Remember that Oaklet Shawl I whisper-unwound Father’s Day afternoon as I revealed myself a process knitter? Well, I finished it. It traveled in my purse, beach bag, hoodie front pocket, ferry trips, and across my fingertips all summer long.
Its constant presence was more than something relied upon or just familiar feelings on fingertips. Doing a project twice was, in a way, unnoticable. The shawl was something I did each day, if only for a few minutes, like fold laundry or take coffee’s first sip.
As I cast off the last stitch, I clenched my teeth in a now what moment’s thought. I would have expected to feel as if this was the best thing I ever knit, with ending feelings such as these. But then it occurred to me.
Blocked and dried in the sun, it took this shawl and nearly eight years of knitting to realize it’s about the pattern taking up space in my mind, the color and feel of yarn, the weight and clank of needles more than it’s about the piece. It’s the trip and the time along the way.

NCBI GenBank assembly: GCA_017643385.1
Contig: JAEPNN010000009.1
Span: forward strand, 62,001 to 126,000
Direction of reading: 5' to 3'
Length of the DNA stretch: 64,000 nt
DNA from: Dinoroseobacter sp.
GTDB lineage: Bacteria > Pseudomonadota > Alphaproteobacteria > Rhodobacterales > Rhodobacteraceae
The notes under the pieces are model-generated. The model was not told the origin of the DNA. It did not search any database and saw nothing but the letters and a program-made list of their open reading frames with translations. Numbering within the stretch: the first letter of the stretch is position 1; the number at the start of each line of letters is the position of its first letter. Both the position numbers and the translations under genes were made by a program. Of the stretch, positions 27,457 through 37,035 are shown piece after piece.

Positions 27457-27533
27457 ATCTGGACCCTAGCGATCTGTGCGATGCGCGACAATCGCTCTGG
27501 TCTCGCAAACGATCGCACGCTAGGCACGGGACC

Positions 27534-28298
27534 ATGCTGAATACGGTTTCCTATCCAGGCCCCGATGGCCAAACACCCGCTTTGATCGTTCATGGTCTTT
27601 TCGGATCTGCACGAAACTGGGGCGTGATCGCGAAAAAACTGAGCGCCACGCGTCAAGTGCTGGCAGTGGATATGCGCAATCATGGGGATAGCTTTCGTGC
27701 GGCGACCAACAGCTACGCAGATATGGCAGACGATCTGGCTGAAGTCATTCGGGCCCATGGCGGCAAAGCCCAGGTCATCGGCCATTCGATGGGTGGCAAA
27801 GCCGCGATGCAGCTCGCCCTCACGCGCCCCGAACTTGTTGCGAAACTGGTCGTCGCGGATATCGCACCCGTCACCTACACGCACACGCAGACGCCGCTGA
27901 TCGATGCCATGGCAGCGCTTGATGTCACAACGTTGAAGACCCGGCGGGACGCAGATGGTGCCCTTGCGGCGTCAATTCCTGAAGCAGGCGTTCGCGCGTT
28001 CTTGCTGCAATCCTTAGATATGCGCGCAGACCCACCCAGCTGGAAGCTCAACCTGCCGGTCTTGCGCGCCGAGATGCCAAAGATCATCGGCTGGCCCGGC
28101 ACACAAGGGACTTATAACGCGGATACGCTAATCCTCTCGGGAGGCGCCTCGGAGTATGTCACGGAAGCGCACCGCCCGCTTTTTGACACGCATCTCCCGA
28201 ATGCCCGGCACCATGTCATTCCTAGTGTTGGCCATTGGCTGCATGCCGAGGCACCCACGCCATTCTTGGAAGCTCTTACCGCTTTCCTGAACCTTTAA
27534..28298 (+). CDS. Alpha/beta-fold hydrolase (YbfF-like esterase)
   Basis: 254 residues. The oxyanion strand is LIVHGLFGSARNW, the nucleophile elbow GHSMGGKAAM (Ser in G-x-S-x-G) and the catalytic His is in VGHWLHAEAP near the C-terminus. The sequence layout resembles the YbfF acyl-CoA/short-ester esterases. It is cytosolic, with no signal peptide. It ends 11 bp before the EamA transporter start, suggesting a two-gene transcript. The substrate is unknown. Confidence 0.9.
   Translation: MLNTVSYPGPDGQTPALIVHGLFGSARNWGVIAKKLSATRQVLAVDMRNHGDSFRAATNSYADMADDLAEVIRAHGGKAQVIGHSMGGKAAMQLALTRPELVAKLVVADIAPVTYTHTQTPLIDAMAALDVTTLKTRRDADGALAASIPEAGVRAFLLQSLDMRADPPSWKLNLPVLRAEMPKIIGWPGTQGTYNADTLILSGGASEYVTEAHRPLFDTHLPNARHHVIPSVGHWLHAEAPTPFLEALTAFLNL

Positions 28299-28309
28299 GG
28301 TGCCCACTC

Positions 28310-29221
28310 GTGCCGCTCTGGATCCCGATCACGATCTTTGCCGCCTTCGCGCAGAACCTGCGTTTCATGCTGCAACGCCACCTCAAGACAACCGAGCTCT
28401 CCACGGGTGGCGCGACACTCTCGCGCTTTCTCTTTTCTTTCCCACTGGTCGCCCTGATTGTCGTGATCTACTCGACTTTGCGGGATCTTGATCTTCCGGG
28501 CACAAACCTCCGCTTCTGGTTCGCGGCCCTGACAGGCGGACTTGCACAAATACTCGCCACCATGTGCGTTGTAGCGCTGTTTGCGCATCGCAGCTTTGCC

Our baby girl starts preschool today. She’ll go with her new froggy backpack, holding hands with her best friend. She’ll share a cubby with her older sister, learn in a space where both sisters giggled and played and created from nearly the same age. She’ll be ok, a bit better than alright actually. She’ll be perfectly ready, perfectly proud. It took this event and nearly eight years of parenting to fill me this way, with a sort of speechless pride. I’m really without words to say more. And I certainly won’t be able to talk once she walks inside that door.
What’s in your basket, on your needles, inside your heart?
joining Ginny for yarn along.